Greene can handle the market share problem. Even though Google commands only 4 percent of the industry's revenue, based on data from Synergy Research Group, the pie is quickly growing. According to Gartner, the cloud infrastructure market will climb 31 percent a year to $61.9 billion in 2020, up from $16.3 billion in 2015.
In Greene's corner is an engineering juggernaut like none other, a company in parent Alphabet stuffed with $75 billion in cash, a $10 billion annual capital expenditure budget and a vast network of highly sophisticated data centers.
Open source projects, big data tools, analytics software and artificial intelligence projects are on full display across the sprawling Silicon Valley campus.
Greene likes to geek out on subjects like Kubernetes, Google's open-source container technology unveiled in 2014 to help developers scale, deploy and tweak their applications across machines and clouds. It's GCP's fastest growing product.
"Customers love that we're so committed to open source and open APIs," Greene said. Application program interfaces, or APIs, are a way for companies to let outside developers easily access their technology.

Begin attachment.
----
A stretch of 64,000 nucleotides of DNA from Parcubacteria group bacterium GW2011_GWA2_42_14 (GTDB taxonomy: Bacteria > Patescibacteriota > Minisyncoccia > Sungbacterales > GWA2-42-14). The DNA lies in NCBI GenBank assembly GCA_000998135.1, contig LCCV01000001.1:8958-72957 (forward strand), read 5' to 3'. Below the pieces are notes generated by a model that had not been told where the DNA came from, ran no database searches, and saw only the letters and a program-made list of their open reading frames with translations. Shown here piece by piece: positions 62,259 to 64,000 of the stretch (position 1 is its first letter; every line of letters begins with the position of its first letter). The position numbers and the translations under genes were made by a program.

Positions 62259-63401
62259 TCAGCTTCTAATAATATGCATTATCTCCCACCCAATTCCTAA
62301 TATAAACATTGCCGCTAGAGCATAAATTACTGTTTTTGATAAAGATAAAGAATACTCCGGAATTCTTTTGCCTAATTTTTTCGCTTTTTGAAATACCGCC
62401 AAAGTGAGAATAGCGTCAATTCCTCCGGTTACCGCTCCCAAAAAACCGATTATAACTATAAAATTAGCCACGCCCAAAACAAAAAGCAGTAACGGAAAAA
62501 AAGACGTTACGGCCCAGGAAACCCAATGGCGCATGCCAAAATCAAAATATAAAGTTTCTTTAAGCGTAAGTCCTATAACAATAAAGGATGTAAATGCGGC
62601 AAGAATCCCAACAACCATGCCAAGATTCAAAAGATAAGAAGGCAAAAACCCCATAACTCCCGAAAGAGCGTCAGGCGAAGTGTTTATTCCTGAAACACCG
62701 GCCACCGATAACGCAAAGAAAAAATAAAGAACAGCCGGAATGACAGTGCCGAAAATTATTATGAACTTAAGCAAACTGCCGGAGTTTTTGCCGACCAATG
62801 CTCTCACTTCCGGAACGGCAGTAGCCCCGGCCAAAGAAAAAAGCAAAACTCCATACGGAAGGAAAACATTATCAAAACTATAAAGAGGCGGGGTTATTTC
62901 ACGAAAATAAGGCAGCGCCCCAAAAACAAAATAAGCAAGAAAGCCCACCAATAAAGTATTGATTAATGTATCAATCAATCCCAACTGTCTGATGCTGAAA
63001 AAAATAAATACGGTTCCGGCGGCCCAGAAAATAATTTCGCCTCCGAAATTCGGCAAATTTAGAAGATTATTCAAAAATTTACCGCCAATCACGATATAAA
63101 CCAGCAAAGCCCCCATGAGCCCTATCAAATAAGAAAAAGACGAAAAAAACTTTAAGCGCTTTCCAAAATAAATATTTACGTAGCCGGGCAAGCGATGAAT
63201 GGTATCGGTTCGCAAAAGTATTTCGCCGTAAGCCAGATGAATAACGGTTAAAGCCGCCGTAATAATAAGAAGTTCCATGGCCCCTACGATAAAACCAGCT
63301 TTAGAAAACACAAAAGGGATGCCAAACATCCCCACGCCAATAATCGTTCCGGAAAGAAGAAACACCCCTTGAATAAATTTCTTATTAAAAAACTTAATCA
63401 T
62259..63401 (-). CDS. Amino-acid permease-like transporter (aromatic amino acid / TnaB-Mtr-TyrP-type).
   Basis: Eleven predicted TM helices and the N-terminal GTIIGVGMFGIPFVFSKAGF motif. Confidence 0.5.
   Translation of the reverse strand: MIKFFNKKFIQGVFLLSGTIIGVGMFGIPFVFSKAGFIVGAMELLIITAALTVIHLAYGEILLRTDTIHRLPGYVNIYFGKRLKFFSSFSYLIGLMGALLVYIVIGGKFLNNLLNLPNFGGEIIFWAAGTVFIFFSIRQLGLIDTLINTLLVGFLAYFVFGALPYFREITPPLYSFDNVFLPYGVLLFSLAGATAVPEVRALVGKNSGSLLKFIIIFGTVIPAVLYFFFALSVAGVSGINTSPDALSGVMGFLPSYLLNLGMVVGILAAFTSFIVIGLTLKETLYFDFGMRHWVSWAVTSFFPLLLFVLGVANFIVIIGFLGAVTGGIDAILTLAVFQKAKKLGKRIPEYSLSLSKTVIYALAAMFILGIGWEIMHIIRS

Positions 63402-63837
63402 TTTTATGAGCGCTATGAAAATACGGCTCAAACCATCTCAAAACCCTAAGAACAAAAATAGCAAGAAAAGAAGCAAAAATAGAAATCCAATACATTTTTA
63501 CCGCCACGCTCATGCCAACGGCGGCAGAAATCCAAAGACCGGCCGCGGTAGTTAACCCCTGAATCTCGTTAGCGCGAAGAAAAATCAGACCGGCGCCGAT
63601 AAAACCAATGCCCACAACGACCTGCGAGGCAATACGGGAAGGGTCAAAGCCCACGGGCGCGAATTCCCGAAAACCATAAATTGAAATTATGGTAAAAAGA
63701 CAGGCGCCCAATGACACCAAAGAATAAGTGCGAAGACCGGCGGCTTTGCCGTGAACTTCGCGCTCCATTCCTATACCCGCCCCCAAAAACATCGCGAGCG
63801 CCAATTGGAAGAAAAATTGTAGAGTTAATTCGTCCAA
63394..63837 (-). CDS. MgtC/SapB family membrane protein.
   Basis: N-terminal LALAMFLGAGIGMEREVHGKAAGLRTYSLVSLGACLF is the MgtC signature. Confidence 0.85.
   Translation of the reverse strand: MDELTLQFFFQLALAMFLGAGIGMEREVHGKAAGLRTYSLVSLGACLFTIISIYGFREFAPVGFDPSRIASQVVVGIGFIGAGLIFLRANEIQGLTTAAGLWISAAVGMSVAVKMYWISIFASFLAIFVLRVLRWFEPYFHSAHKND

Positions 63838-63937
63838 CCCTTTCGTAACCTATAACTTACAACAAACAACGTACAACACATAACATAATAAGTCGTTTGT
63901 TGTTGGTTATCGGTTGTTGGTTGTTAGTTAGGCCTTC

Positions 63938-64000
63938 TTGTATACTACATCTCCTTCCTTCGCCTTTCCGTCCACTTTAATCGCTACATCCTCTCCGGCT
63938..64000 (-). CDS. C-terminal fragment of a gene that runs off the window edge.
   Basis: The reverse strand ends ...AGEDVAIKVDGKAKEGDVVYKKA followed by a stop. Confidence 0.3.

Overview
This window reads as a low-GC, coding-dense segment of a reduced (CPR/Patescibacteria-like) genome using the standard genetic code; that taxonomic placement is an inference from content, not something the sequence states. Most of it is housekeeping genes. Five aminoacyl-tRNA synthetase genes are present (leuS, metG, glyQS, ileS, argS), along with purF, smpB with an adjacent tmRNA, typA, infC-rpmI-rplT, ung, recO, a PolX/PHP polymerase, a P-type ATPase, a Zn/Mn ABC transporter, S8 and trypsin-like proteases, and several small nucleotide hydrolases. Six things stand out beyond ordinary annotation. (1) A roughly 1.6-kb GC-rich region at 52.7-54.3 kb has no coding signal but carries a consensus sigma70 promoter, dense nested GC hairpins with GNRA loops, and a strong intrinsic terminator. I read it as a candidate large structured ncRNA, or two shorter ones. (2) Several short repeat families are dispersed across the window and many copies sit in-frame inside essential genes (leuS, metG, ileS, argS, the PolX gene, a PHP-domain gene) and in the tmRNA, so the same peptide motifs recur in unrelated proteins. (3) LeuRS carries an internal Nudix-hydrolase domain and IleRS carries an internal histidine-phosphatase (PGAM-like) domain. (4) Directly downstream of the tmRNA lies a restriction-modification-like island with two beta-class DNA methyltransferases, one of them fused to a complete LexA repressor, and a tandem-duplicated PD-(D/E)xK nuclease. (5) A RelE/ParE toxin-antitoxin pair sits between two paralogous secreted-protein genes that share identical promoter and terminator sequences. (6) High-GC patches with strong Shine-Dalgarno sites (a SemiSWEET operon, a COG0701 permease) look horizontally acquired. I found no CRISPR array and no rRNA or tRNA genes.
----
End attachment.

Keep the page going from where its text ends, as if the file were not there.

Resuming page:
Read MoreWall Street's ongoing struggle to make sense of the cloud
Pushing back against Google's cloud momentum is a deep skepticism over whether a company that generates 90 percent of its revenue from placing ads in search results, YouTube videos and mobile apps, can win the hearts, minds and wallets of the enterprise.
Google, let's not forget, is built on giving stuff away to consumers in return for their personal data. Tracking users' whereabouts, behaviors and preferences enable the company to target you with relevant ads in search results and all over the web and establish deep pattern recognition to predict what you want based on how people with similar attributes act.
How can that very same company be trusted to lock down a corporation's most sensitive data — contracts, business relationships, intellectual property — so that its key assets are inaccessible to anyone, including Google?